Okay, this question is not on which is better. It is more about when to use Dependency Injection vs Factory.

I have done a bit of research and it goes like this.


  • Provides loose coupling, through IoC. The class does not need to know how it got the dependencies. IoC Containers take the control of providing the dependencies.


  • It is a creation pattern, used to generate the dependencies for a class. It also provides loose coupling since the class is no more directly creating its dependencies.

To me it seems like DI can be used in most of the situations to inject the Dependencies and Factories can be left out altogether. I've been using Spring (for a year now) and most of the times a class needs 1 or 2 particular dependencies and Spring makes the stuff quite easy.

Taking about Factories, one scenario I think of wherein DI would turn out to be a little cumbersome, is when a class needs certain dependency based on some condition.

Something like this:

class Bike {
private Engine engine;
private Model model;

public initEngine() {
  if(model == 'VINTAGE')
    engine = new CaseIronEngine();

  else if(model == 'MODERN')
    engine = new AluminiumAlloyEngine();


In this case DI would not be that straightforward, and Factory should be an ideal solution.

So kindly shed some thoughts over this. Many articles on the web mention that DI is kind of a replacement for Factory Patterns. But still there is no concrete article on which one would be better choice under which circumstance.

Some articles mentioning DI as next big thing are as follows:

closed as unclear what you're asking by gnat, durron597, GlenH7, Doc Brown, user22815 Aug 17 '15 at 12:17

Please clarify your specific problem or add additional details to highlight exactly what you need. As it's currently written, it’s hard to tell exactly what you're asking. See the How to Ask page for help clarifying this question. If this question can be reworded to fit the rules in the help center, please edit the question.

  • recommended reading: On discussions and why they don't make good questions – gnat Aug 16 '15 at 14:11
  • 1
    "there is no concrete article on which one would be better choice under which circumstance" - yes indeed, because there is no absolute general rule concerning the use of one design pattern or another - it's rather a question of judgment based on the overall project implementation and how you intend to use your components - I would recommend reading the original book by the Gang of Four to provide a better understanding – Jivan Aug 16 '15 at 14:13
  • 3
    I think you've answered your own question to some extent. Whether you want dependency injection, a factory, both or neither depends entirely on what you want to accomplish with a particular piece of code. You've already described what each pattern can do and even provided an example of when a factory is more useful, so...what more are you looking for? – Ixrec Aug 16 '15 at 14:19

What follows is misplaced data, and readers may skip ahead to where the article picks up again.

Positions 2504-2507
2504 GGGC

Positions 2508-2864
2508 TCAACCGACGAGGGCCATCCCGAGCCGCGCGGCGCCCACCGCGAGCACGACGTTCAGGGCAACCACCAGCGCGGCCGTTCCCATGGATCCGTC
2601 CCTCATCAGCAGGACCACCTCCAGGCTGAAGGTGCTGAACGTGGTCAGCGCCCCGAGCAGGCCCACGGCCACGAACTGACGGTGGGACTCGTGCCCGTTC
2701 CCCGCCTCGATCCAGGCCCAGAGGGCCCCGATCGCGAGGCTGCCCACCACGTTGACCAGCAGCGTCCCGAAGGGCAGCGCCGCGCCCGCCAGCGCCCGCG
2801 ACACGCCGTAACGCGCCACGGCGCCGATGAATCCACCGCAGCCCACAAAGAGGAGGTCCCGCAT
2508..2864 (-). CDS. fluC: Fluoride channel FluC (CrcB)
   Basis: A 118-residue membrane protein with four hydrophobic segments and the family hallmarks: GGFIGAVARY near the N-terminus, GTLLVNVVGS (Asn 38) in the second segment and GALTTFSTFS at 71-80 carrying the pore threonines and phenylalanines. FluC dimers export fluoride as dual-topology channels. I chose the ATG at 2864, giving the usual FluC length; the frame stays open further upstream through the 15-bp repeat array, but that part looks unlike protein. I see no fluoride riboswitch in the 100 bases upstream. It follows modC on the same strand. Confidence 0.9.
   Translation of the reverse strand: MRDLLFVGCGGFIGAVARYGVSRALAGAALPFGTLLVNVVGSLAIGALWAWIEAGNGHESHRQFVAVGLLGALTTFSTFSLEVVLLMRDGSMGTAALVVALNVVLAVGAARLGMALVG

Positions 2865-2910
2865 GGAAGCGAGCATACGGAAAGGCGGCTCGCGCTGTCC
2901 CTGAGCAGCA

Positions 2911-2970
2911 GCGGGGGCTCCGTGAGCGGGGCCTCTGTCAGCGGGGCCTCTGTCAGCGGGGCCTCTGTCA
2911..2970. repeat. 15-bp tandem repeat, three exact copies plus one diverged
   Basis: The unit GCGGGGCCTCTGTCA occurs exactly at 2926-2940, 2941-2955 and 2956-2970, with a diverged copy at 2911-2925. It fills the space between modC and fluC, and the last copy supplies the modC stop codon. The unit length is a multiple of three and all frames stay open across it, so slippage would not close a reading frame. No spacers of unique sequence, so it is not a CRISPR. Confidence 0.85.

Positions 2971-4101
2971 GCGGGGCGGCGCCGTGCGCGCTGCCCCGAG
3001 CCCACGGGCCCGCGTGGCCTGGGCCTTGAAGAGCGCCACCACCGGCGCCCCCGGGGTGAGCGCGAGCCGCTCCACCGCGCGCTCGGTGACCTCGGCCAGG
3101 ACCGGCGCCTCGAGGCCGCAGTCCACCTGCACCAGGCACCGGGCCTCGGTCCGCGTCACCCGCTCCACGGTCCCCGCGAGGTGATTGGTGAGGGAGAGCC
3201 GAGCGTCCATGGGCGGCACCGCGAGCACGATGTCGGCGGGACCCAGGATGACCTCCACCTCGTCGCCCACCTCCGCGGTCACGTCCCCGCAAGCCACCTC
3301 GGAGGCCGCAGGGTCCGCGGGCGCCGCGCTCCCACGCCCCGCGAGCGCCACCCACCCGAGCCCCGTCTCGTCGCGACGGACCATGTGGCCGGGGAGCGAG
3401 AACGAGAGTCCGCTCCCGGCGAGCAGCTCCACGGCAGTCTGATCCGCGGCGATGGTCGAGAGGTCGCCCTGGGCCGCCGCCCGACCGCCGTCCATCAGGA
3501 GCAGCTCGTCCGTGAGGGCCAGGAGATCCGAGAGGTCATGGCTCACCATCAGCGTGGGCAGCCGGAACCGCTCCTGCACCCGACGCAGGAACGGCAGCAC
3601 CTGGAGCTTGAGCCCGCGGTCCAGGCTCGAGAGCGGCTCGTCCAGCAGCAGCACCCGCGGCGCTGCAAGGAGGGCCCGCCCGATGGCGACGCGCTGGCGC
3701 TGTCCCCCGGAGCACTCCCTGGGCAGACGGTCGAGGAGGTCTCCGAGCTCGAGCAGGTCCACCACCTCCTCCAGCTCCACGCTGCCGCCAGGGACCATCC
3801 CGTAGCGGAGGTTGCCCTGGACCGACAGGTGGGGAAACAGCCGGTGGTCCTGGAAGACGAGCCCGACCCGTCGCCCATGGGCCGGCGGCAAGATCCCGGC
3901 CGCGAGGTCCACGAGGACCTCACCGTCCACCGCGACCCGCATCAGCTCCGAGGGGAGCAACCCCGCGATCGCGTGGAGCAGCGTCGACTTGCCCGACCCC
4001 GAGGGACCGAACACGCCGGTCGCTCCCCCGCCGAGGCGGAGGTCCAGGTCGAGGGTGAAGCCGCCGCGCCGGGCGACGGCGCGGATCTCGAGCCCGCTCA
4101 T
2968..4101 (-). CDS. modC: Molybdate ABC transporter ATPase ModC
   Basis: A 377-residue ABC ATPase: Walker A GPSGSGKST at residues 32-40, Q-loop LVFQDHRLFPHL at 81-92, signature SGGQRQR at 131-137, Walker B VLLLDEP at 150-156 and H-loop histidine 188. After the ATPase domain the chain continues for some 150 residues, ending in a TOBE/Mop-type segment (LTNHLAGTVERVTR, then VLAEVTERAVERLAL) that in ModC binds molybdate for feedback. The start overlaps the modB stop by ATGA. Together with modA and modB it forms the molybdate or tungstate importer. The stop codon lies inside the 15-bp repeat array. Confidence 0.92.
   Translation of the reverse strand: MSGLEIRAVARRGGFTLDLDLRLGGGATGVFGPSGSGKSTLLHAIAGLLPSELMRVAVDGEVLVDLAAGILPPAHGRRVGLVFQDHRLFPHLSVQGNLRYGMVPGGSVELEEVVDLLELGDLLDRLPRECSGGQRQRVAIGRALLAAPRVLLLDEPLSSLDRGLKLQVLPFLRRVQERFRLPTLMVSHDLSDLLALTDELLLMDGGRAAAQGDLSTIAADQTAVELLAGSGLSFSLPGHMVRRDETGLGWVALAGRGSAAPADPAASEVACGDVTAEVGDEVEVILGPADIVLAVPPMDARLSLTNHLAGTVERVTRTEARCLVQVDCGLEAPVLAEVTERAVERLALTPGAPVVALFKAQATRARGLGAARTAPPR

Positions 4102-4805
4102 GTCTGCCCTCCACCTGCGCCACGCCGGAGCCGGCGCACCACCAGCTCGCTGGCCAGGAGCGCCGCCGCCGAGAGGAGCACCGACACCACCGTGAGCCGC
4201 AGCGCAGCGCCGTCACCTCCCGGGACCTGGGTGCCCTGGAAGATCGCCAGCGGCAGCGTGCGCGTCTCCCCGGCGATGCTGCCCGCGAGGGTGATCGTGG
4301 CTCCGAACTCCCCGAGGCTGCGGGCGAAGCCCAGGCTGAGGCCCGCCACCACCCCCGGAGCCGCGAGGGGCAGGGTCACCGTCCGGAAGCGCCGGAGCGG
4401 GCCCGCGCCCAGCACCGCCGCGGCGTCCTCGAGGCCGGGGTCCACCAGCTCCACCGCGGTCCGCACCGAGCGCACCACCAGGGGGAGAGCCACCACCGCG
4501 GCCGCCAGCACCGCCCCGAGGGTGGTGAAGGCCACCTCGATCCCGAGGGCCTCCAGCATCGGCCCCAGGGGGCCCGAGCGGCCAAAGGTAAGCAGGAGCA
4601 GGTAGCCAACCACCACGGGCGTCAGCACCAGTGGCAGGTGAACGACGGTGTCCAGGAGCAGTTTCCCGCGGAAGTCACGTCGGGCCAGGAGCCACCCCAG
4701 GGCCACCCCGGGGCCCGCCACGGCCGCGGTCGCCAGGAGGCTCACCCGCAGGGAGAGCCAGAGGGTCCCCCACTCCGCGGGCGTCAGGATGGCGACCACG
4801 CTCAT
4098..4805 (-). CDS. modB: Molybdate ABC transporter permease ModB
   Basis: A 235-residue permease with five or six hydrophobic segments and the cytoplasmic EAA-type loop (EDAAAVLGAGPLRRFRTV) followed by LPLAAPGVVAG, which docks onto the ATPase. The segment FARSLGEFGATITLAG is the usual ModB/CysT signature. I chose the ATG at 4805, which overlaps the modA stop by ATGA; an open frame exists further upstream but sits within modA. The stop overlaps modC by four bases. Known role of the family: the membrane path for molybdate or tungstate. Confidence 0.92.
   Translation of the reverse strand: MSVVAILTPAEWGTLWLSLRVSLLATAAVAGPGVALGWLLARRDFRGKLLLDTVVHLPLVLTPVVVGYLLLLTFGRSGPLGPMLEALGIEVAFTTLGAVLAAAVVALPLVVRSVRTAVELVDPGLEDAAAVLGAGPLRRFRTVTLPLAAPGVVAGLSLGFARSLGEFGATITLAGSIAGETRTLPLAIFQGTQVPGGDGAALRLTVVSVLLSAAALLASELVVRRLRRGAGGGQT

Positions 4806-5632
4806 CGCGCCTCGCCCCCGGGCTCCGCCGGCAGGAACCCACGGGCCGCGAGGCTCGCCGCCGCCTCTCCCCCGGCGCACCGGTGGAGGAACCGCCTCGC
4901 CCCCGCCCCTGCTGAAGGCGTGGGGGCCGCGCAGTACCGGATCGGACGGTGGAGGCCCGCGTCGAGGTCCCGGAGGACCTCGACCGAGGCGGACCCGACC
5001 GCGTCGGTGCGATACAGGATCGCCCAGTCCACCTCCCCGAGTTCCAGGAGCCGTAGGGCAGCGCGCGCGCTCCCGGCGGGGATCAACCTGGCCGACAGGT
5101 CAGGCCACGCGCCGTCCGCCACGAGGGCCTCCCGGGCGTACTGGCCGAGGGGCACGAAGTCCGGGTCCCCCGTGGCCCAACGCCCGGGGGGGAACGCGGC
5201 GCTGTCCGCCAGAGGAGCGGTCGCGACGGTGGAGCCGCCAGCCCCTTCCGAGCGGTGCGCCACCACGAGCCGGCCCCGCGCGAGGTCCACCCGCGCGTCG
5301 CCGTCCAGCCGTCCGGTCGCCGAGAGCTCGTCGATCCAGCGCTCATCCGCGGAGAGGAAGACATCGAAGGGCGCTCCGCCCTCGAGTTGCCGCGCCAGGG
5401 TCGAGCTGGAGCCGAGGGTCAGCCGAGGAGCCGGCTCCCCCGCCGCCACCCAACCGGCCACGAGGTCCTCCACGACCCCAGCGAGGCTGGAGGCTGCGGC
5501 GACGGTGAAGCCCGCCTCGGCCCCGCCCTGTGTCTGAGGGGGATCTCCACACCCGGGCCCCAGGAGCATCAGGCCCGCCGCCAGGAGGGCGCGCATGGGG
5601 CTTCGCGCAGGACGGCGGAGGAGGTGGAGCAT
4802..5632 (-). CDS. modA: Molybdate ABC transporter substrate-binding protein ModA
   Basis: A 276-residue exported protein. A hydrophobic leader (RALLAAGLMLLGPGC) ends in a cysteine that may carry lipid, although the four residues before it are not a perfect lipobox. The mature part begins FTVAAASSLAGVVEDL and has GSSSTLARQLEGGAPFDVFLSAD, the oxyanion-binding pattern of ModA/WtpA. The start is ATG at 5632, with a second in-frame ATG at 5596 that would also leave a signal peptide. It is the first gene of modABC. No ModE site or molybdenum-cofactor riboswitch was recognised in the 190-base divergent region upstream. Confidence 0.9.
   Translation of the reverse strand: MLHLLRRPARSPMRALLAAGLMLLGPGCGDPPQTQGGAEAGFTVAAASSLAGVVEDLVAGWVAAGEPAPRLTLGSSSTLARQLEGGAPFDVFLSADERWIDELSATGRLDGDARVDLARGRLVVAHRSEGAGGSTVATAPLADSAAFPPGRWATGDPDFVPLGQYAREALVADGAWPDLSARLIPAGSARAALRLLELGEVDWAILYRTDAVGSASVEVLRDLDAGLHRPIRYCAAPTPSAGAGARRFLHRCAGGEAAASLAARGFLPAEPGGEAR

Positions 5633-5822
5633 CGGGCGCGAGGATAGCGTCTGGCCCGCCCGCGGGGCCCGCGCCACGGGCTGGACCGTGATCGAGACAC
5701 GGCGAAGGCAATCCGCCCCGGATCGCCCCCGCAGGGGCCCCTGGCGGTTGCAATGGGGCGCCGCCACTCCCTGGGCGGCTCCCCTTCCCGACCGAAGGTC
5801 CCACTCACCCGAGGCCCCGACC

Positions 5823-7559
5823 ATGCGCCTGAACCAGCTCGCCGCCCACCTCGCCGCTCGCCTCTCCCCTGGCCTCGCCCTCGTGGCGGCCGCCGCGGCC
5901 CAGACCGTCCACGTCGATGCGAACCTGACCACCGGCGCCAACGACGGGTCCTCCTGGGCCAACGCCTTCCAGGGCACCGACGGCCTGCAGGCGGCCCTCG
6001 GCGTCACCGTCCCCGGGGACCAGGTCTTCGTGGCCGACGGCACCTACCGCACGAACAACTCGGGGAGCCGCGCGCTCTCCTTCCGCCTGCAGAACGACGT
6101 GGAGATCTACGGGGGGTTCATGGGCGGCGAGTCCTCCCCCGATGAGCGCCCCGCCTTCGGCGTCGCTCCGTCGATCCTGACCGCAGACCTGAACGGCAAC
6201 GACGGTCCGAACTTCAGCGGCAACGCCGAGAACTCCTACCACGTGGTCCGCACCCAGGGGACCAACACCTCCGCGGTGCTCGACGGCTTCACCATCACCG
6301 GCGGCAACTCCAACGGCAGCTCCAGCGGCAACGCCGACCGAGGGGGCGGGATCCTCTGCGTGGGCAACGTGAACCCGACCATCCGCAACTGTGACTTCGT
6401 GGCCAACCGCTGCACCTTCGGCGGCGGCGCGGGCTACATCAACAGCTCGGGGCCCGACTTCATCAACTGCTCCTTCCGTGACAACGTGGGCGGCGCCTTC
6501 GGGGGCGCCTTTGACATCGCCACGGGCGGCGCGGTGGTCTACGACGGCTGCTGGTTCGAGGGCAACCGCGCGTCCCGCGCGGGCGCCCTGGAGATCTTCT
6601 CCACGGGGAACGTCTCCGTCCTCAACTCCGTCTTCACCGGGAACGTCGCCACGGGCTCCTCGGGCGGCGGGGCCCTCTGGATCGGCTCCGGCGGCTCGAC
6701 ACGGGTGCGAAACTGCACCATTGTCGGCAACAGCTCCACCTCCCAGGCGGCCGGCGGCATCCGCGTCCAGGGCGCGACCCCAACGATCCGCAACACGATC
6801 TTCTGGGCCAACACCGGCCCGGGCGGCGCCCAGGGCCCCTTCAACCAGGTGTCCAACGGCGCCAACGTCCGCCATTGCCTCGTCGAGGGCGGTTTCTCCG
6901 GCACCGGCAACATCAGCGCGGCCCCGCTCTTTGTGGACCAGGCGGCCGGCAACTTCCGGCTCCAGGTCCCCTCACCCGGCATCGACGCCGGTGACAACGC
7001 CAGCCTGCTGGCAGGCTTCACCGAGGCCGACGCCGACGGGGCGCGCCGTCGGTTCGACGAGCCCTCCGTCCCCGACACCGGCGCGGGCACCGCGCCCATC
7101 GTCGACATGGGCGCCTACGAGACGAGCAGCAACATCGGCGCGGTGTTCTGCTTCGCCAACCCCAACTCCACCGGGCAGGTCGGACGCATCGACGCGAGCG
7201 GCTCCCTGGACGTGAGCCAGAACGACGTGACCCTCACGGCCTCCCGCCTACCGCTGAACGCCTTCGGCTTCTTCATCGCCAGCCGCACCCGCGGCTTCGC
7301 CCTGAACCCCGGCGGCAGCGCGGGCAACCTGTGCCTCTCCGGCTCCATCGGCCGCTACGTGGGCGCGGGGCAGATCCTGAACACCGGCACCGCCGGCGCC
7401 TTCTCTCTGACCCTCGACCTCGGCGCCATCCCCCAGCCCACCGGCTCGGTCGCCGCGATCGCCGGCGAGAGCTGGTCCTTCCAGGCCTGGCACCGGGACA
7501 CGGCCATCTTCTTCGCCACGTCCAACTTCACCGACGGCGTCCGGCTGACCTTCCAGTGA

• @Ixrec That was just my thinking, I wanted to make sure that I am thinking on the right direction. – AgentX Aug 16 '15 at 15:18
  • 1
    Sigh DI does not necessarily need an IoC container. DI and Factory and not mutually exclusive. In fact, when doing Pure DI (without an IoC container) you will be using both DI alongside various factory patterns. It's not an either or situation. They complement each other, which makes this question a non-starter in my humble opinion. – RubberDuck Aug 16 '15 at 15:32

You pretty much hit the nail on the head.

Dependency injection is a great choice when you want to get dependencies that are known and unchanging at runtime or compile-time, depending on how you configure. Let's assume that you have a mailer in your application implemented by IMailer and you can use a TextBasedMailer or HtmlBasedMailer. You either build the application or use a configuration file to tell the DI framework what implementation to use.

Now, let's say that the IMailer to use depends on a preference for a user. Some users want plaintext e-mails, other HTML. The moment you request the IMailer instance you need some kind of logic to determine what mailer to resolve to. This logic would probably be isolated in a class and at that point you are pretty much using the Factory pattern, even if you are not calling it that.

Note that these two are not mutually exclusive. For example, let's say your application can mail attachments in a user-chosen format. You would implement different IAttachmentGenerators such as PdfAttachmentGenerator, HtmlAttachmentGenerator, WordAttachmentGenerator,... You could have an AttachmentFactory that gets the list of IAttachmentGenerators via DI and resolves the correct Generator to use based on the user preference. In this case, you are using DI AND a factory.

Not the answer you're looking for? Browse other questions tagged or ask your own question.